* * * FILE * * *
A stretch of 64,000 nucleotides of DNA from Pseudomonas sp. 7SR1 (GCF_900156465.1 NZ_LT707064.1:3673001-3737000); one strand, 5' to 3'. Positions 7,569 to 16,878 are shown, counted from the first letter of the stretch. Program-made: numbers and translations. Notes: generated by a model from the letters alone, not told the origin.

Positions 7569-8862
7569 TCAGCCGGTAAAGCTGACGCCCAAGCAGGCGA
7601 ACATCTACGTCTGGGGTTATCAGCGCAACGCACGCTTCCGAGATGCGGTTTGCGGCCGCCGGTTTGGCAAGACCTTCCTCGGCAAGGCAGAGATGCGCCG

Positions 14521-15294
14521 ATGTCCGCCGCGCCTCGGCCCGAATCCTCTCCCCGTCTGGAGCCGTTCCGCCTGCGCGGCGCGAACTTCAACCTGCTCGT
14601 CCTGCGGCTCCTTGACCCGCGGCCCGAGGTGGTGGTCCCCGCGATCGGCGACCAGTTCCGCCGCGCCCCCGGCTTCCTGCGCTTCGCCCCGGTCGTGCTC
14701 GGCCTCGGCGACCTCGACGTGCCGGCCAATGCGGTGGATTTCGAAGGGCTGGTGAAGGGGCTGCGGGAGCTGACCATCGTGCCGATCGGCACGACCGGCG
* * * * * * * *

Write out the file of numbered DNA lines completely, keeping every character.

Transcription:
A stretch of 64,000 nucleotides of DNA from Pseudomonas sp. 7SR1 (GCF_900156465.1 NZ_LT707064.1:3673001-3737000); one strand, 5' to 3'. Positions 7,569 to 16,878 are shown, counted from the first letter of the stretch. Program-made: numbers and translations. Notes: generated by a model from the letters alone, not told the origin.

Positions 7569-8862
7569 TCAGCCGGTAAAGCTGACGCCCAAGCAGGCGA
7601 ACATCTACGTCTGGGGTTATCAGCGCAACGCACGCTTCCGAGATGCGGTTTGCGGCCGCCGGTTTGGCAAGACCTTCCTCGGCAAGGCAGAGATGCGCCG

Positions 14521-15294
14521 ATGTCCGCCGCGCCTCGGCCCGAATCCTCTCCCCGTCTGGAGCCGTTCCGCCTGCGCGGCGCGAACTTCAACCTGCTCGT
14601 CCTGCGGCTCCTTGACCCGCGGCCCGAGGTGGTGGTCCCCGCGATCGGCGACCAGTTCCGCCGCGCCCCCGGCTTCCTGCGCTTCGCCCCGGTCGTGCTC
14701 GGCCTCGGCGACCTCGACGTGCCGGCCAATGCGGTGGATTTCGAAGGGCTGGTGAAGGGGCTGCGGGAGCTGACCATCGTGCCGATCGGCACGACCGGCG